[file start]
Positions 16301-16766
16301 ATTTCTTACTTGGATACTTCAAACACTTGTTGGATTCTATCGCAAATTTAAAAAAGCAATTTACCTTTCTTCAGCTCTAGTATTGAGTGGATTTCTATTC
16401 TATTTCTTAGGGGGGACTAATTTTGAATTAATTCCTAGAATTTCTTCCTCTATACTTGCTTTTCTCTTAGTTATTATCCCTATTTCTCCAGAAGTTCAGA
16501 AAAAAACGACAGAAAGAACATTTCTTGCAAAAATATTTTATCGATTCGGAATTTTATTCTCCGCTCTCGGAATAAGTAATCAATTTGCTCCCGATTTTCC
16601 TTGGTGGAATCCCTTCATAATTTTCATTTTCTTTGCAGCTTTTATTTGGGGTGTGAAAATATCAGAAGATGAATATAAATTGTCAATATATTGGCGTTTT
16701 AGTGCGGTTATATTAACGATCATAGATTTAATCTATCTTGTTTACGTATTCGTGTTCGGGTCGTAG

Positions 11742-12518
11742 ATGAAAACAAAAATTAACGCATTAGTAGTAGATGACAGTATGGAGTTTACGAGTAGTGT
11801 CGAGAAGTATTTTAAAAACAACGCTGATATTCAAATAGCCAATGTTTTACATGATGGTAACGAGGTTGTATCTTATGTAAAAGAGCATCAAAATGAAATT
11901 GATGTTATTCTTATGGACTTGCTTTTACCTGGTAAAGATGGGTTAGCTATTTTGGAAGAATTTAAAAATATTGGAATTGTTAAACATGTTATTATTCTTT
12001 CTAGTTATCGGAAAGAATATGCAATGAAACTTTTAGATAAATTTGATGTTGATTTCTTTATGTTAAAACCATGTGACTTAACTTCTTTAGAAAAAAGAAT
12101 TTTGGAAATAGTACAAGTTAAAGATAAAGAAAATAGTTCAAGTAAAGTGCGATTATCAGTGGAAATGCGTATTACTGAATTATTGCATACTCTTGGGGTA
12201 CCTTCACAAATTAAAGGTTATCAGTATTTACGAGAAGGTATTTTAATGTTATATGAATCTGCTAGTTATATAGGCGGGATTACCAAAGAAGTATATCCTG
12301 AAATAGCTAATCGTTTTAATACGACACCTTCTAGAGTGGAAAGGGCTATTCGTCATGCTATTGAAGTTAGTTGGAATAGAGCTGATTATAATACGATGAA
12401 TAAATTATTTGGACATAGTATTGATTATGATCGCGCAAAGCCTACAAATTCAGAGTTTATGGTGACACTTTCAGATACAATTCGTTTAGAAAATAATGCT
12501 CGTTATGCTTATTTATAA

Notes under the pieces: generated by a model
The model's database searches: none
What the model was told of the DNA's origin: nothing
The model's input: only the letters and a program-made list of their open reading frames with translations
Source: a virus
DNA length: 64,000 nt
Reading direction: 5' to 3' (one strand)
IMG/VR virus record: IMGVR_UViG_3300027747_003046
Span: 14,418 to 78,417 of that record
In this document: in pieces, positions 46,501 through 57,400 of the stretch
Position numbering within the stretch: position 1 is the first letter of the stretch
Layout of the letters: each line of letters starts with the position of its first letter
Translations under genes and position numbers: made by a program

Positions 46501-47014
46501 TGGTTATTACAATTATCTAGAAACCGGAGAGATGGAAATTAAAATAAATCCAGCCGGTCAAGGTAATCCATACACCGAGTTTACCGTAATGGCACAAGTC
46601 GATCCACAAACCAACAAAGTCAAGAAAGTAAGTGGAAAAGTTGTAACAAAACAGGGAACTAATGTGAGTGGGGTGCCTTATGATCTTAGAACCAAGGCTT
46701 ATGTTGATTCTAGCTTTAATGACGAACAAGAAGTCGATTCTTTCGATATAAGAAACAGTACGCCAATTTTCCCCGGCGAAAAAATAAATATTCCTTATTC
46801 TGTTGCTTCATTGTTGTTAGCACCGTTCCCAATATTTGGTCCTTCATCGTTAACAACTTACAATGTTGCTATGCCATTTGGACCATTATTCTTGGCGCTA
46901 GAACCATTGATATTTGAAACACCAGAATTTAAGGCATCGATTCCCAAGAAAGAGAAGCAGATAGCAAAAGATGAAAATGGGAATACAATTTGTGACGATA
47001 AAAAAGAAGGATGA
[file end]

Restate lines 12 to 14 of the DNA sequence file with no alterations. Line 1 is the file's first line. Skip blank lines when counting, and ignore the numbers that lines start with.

12101 TTTGGAAATAGTACAAGTTAAAGATAAAGAAAATAGTTCAAGTAAAGTGCGATTATCAGTGGAAATGCGTATTACTGAATTATTGCATACTCTTGGGGTA
12201 CCTTCACAAATTAAAGGTTATCAGTATTTACGAGAAGGTATTTTAATGTTATATGAATCTGCTAGTTATATAGGCGGGATTACCAAAGAAGTATATCCTG
12301 AAATAGCTAATCGTTTTAATACGACACCTTCTAGAGTGGAAAGGGCTATTCGTCATGCTATTGAAGTTAGTTGGAATAGAGCTGATTATAATACGATGAA